• In Brief: Job Forecast Fairly Bullish On Growth; CMS Says Spending Increases Lowest Ever Recorded

    Dec 4, 2014 By Payers & Providers Staff

     

  • Few Elderly Californians Get Fall Advice

    UCLA Study Says Tumbles Kill More Than 1,800 Annually

    Dec 4, 2014 By Payers & Providers Staff

     

  • Paid news articleGood Samaritan Will Link To Guam

    Gets $417,560 Telemedicine Grant From The USDA

    Dec 4, 2014 By Ron Shinkman

     

    Good Samaritan Hospital in Los Angeles has secured a grant from the U.S. Department of Agriculture to provide telemedicine services to the nation's most remote territory.

    The hospital received a $417,560 grant from the USDA that would allow members of its medical staff to provide care via teleconferencing at six public health sites on the island of Guam.

  • Paid news articleDigoxin Linked To High Death Rates

    Kaiser Researchers Find Connection to Atrial Fibrillation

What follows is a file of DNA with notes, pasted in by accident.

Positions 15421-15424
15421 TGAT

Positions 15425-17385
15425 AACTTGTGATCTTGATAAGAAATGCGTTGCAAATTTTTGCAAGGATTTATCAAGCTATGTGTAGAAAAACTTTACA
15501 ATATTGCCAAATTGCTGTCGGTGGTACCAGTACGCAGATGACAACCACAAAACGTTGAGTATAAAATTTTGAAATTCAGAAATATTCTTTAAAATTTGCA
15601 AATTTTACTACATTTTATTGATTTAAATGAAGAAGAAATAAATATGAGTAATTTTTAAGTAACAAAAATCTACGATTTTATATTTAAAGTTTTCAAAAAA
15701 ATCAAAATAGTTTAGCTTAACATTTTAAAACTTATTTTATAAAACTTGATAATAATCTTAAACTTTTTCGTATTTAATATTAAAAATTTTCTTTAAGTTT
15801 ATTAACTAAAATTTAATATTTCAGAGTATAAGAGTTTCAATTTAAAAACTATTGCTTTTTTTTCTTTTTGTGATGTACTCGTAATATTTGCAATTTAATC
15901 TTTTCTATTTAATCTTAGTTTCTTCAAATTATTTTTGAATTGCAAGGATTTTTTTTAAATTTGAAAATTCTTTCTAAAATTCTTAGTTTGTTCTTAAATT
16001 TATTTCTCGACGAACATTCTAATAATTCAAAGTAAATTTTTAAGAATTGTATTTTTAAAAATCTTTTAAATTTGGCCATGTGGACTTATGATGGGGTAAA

Dec 3, 2014 By Payers & Providers Staff

     

    A new study by Kaiser Permanente researchers concludes that a common heart medicine could be deadly when prescribed to certain patients with atrial fibrillation.

  • Paid news articleHospital Mortality Rates Remain Stable

    Few Dramatic Changes Between 2011 and 2012 Data

    Dec 4, 2014 By Ron Shinkman

     

    The mortality rates in California's hospitals were fairly stable in 2012, with patients dying from specific medical conditions and surgeries at about the same rates as they had in the prior two years.

    The Office of Statewide Health Planning and Development released the data on 193 hospitals statewide earlier this week, and there were few variations reported, although some large hospitals did struggle in some categories.